2. Helge Sander, Barbara Johr (Hrsg.), Befreier und Befreite - Krieg - Vergewaltigung - Kinder, Frankfurt a.M. 2005
  3. 1 2 (in English)various authors; Leon Yudkin (1993). "Narrative Perspectives on Holocaust Literature". In Leon Yudkin. Hebrew Literature in the Wake of the Holocaust. Fairleigh Dickinson University Press. pp. 13–32. ISBN   978-0-8386-3499-8.
  4. 1 2 (in English)Lenten, Ronit (2000). Israel and the Daughters of the Shoah: Reoccupying the Territories of Silence. Berghahn Books. pp. 33–34. ISBN   978-1-57181-775-4.
  5. 1 2 3 4 5 6 7 8 Cezary Gmyz, Wprost magazine (Number 17/18/2007), "Seksualne Niewolnice III Rzeszy". 2007-04-22. Archived from the original on May 13, 2008. Retrieved 2016-02-14. (Sex slaves of the Third Reich), pp. 1–3 via Internet Archive (in Polish). Retrieved 30 October 2015.
  6. War crimes against women: prosecution in international war crimes tribunals by Kelly Dawn Askin, page 72. ISBN   9041104860.
  7. Inse Meinen, Wehrmacht und Prostitution in besetzten Frankreich. (in German)
  8. Joanna Ostrowska, Marcin Zaremba, "Do burdelu, marsz!" (Marching on to the brothel). Polityka magazine, No 22 (2707), May 30, 2009; pp. 70-72. (in Polish)
  9. Richard A. Etlin (2002-10-15). Art, Culture, and Media Under the Third Reich. p. 254. ISBN   978-0226220871.
  10. Christl Wickert: Tabu Lagerbordell (Camp Bordello Taboo), in: Eschebach/Jacobeit/Wenk: Gedächtnis und Geschlecht (Memory and Gender), 2002, p. 54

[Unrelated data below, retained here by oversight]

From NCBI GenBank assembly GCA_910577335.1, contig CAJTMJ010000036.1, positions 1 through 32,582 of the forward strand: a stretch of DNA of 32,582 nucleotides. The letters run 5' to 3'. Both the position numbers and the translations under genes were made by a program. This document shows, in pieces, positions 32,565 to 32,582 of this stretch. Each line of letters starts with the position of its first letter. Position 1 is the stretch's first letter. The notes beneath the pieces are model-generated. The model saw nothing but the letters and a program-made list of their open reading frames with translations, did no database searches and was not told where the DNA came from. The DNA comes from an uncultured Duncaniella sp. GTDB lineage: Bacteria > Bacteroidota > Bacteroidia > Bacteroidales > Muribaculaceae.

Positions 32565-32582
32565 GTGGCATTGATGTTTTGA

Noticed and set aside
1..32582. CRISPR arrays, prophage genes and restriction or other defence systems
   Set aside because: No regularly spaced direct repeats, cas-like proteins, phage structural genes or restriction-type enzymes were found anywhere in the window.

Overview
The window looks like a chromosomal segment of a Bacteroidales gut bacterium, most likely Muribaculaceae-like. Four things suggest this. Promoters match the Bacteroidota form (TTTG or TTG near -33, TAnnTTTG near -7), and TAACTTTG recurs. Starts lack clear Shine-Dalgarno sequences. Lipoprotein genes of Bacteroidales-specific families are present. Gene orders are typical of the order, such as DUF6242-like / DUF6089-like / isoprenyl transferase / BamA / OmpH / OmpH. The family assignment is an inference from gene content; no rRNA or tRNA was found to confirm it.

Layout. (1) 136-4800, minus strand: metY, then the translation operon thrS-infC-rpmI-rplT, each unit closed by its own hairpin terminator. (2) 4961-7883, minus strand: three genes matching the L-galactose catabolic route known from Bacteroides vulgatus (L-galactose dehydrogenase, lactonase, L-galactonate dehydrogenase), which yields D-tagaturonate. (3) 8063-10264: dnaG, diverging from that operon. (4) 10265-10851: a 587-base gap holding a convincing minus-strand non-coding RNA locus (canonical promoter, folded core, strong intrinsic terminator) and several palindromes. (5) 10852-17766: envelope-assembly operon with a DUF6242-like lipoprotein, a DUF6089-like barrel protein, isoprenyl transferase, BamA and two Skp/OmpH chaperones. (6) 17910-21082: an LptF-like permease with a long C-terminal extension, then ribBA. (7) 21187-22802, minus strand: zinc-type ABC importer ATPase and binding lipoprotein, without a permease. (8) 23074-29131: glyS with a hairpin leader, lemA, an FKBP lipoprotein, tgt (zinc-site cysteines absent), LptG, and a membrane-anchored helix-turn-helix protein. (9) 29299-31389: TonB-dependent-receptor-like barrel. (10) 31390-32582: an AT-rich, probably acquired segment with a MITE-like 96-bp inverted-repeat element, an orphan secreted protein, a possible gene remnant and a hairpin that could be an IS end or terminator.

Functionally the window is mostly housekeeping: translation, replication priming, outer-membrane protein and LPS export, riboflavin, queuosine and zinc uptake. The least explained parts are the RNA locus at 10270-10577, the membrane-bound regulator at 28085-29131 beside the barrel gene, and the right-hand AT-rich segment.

11. Franz W. Seidler, "Prostitution, Homosexualität, Selbstverstümmelung - Probleme der deutschen Sanitätsführung 1939-1945 (Prostitution, Homosexuality, Masturbation - Problems of the German Medical Service, 1939-1945); 1977, p. 154
  12. Ruth Seifert. "War and Rape. Analytical Approaches1". Women's International League for Peace and Freedom. Archived from the original on 2008-05-29. Retrieved January 13, 2011 via Internet Archive. International Military Tribunal, Nuremberg 1946; Trial of the Major War Criminals, testimony of Jan. 31, 1946, Vol. 6:404ff; Vol. 7:456f; see also Hilberg 1961:126ff; Brownmiller 1978:55ff.

Related Research Articles

Brothel Place of prostitution

A brothel or bordello is a place where people engage in sexual activity with prostitutes. Technically, any premises where prostitution commonly takes place qualifies as a brothel. However, for legal or cultural reasons, establishments often describe themselves as massage parlors, bars, strip clubs, body rub parlours, studios, or by some other description. Sex work in a brothel is considered safer than street prostitution.